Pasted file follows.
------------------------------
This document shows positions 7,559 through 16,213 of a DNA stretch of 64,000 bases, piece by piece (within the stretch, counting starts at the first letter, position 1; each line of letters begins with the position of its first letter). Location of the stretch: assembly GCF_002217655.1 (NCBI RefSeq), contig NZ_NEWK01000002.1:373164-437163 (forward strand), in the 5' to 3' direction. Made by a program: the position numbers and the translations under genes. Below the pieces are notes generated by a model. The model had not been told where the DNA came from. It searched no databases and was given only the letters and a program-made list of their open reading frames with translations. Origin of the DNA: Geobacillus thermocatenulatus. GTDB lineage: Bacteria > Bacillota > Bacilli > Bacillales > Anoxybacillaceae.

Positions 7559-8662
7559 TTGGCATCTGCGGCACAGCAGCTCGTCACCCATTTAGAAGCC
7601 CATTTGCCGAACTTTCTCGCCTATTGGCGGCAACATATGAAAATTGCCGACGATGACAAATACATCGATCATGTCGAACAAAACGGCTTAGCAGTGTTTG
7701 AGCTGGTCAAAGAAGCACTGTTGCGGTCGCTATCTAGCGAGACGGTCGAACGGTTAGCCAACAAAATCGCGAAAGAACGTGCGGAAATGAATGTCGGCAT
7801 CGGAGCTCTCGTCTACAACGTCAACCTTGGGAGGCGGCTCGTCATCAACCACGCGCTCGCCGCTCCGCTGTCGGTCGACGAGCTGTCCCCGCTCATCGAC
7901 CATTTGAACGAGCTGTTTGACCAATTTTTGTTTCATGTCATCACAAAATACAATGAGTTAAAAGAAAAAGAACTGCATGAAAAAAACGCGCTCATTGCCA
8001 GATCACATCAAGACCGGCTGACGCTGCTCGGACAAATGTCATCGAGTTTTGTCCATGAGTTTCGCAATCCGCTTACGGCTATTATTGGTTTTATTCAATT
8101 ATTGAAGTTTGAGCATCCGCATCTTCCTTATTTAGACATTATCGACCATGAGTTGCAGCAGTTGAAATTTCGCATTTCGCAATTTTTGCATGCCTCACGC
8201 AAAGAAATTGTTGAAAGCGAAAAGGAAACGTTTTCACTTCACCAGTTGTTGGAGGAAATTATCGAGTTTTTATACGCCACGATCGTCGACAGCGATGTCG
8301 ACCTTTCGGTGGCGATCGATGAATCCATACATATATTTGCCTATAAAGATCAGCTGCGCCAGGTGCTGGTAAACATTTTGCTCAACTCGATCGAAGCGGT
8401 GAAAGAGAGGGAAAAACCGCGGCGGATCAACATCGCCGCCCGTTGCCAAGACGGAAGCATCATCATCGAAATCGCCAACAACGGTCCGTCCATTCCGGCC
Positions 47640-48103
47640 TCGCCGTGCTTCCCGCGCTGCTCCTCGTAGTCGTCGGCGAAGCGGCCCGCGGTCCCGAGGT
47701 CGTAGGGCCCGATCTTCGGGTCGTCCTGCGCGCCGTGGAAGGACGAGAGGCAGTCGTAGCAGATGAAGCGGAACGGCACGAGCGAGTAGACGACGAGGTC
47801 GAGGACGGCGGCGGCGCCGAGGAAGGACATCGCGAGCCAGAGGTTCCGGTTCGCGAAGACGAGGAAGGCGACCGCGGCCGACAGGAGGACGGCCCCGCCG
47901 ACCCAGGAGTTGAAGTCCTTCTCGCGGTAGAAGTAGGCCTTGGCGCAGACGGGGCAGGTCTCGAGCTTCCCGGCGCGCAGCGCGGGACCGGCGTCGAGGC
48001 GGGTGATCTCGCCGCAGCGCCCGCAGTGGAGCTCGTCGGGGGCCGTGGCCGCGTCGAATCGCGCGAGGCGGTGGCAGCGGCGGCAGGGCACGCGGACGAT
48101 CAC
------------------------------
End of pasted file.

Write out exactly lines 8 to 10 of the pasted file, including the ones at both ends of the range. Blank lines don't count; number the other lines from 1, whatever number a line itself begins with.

8001 GATCACATCAAGACCGGCTGACGCTGCTCGGACAAATGTCATCGAGTTTTGTCCATGAGTTTCGCAATCCGCTTACGGCTATTATTGGTTTTATTCAATT
8101 ATTGAAGTTTGAGCATCCGCATCTTCCTTATTTAGACATTATCGACCATGAGTTGCAGCAGTTGAAATTTCGCATTTCGCAATTTTTGCATGCCTCACGC
8201 AAAGAAATTGTTGAAAGCGAAAAGGAAACGTTTTCACTTCACCAGTTGTTGGAGGAAATTATCGAGTTTTTATACGCCACGATCGTCGACAGCGATGTCG